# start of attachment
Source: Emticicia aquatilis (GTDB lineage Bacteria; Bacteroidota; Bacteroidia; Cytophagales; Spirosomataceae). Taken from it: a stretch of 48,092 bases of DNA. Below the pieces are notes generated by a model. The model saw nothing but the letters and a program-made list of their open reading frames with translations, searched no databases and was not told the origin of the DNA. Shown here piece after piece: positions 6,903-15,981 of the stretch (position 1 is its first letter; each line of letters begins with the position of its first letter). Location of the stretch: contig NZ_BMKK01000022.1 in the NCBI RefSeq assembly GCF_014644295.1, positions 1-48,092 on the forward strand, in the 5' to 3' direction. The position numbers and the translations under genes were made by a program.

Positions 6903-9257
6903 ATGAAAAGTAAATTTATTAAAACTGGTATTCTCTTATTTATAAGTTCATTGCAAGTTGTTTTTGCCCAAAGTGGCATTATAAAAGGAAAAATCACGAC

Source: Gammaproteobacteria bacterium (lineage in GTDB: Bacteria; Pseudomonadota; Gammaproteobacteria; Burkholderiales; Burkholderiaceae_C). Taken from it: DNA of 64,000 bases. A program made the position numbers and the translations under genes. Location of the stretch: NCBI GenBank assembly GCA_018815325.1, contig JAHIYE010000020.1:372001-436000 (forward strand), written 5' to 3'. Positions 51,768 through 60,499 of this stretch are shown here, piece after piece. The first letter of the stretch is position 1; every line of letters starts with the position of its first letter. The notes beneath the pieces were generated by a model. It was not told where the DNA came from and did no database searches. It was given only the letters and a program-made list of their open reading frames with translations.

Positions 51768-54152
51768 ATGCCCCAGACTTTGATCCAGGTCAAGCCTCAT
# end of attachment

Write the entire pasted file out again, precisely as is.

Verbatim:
Source: Emticicia aquatilis (GTDB lineage Bacteria; Bacteroidota; Bacteroidia; Cytophagales; Spirosomataceae). Taken from it: a stretch of 48,092 bases of DNA. Below the pieces are notes generated by a model. The model saw nothing but the letters and a program-made list of their open reading frames with translations, searched no databases and was not told the origin of the DNA. Shown here piece after piece: positions 6,903-15,981 of the stretch (position 1 is its first letter; each line of letters begins with the position of its first letter). Location of the stretch: contig NZ_BMKK01000022.1 in the NCBI RefSeq assembly GCF_014644295.1, positions 1-48,092 on the forward strand, in the 5' to 3' direction. The position numbers and the translations under genes were made by a program.

Positions 6903-9257
6903 ATGAAAAGTAAATTTATTAAAACTGGTATTCTCTTATTTATAAGTTCATTGCAAGTTGTTTTTGCCCAAAGTGGCATTATAAAAGGAAAAATCACGAC

Source: Gammaproteobacteria bacterium (lineage in GTDB: Bacteria; Pseudomonadota; Gammaproteobacteria; Burkholderiales; Burkholderiaceae_C). Taken from it: DNA of 64,000 bases. A program made the position numbers and the translations under genes. Location of the stretch: NCBI GenBank assembly GCA_018815325.1, contig JAHIYE010000020.1:372001-436000 (forward strand), written 5' to 3'. Positions 51,768 through 60,499 of this stretch are shown here, piece after piece. The first letter of the stretch is position 1; every line of letters starts with the position of its first letter. The notes beneath the pieces were generated by a model. It was not told where the DNA came from and did no database searches. It was given only the letters and a program-made list of their open reading frames with translations.

Positions 51768-54152
51768 ATGCCCCAGACTTTGATCCAGGTCAAGCCTCAT